Physical literacy at school: Disabilities teaching resource

October 29, 2014 No Comments »
Physical literacy at school: Disabilities teaching resource

When it comes to physical literacy and activity, one of the greatest challenges facing children with disabilities is simply the opportunity to participate. A new teaching resource for Canadian elementary schools is set to change that.

In September 2014, the Canadian Paralympic Committee and PHE Canada officially unveiled the new FUNdamentals Physical Literacy Resource at an elementary school in North York, Ontario. Sloane Public School was one of 42 schools that had already participated in the 1-year pilot project to develop and test the resource.

Paralympians Victoria Nolan and Josh Dueck provided a bit of star appeal during the official launch. Nolan was also one of the authors of the resource.

Nolan said she wished that these kinds of resources had existed when she was in school. She grew up visually impaired.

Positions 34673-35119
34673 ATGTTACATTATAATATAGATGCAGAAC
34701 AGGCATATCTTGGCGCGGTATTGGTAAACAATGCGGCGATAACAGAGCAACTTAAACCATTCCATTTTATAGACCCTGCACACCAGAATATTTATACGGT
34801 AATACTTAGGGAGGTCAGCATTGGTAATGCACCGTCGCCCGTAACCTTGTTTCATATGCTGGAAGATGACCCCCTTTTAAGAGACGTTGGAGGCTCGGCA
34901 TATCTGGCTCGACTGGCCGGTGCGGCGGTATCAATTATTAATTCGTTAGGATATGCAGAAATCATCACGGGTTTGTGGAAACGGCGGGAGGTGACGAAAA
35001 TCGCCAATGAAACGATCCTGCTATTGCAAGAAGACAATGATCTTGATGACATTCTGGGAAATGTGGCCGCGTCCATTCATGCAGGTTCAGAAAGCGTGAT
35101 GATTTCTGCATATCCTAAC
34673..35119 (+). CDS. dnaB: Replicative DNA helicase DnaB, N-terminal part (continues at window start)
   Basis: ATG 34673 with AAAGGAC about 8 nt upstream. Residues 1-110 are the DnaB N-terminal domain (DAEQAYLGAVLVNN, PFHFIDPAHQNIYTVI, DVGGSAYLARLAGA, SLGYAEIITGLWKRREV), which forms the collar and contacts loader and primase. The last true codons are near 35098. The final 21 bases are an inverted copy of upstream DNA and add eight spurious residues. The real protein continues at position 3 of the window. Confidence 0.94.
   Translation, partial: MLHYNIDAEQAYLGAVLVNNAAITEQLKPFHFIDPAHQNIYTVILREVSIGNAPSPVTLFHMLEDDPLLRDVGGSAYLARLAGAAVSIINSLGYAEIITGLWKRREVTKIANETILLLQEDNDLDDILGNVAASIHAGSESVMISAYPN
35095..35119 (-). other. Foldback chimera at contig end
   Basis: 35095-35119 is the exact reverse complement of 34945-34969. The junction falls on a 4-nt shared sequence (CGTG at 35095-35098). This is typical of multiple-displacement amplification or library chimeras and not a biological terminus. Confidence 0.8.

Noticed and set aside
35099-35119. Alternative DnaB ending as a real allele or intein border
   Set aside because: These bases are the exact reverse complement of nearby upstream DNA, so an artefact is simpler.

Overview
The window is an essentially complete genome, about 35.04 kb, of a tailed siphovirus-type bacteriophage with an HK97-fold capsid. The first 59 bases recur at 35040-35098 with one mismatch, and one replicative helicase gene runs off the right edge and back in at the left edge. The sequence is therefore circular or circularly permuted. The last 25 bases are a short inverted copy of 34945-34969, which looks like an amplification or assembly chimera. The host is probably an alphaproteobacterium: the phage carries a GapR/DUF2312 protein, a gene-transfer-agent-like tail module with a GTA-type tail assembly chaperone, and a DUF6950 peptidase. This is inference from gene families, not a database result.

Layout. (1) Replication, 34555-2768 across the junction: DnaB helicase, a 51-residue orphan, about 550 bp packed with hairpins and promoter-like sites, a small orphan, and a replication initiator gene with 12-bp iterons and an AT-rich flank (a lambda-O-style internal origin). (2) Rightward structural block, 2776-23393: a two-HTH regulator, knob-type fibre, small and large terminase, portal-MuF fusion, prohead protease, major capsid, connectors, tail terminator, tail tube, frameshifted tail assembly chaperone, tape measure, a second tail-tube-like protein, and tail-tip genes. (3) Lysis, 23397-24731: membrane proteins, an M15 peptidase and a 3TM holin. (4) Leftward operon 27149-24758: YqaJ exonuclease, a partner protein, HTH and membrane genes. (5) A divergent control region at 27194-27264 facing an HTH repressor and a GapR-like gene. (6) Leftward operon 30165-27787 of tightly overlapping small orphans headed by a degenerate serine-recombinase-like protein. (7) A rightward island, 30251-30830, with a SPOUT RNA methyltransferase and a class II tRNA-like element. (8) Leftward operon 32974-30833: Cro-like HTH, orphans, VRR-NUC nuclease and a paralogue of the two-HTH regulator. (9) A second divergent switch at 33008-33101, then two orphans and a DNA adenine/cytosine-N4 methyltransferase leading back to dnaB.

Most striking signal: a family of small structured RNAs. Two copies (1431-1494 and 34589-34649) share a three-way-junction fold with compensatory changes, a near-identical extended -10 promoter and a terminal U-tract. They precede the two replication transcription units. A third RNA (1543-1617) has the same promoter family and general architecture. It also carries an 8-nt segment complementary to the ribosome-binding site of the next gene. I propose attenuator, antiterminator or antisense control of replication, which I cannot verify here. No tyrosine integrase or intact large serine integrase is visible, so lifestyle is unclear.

“As a child, I wasn’t able to participate in sports. I just thought it was something I couldn’t do. As I got older, my self-esteem started to plummet,” said Nolan.

Sloane teacher Beth Ritchie said she found the resource easy to use. She used it to teach her students inclusive sports activities such as boccia, sitting volleyball, and goalball during the one-year pilot.


“As a child, I wasn’t able to participate in sports. I just thought it was something I couldn’t do. As I got older, my self-esteem started to plummet.”

The ultimate purpose of the resource is to make physical education classes inclusive for children of all abilities. It’s available for schools across Canada.

Parents and teachers are encouraged to learn more about the new FUNdamentals Physical Literacy Resource by visiting the Canadian Paralympic Committee’s resource website.

With quality opportunities to learn and practice FUNdamental movement skills, children of all abilities can dramatically increase their physical literacy.

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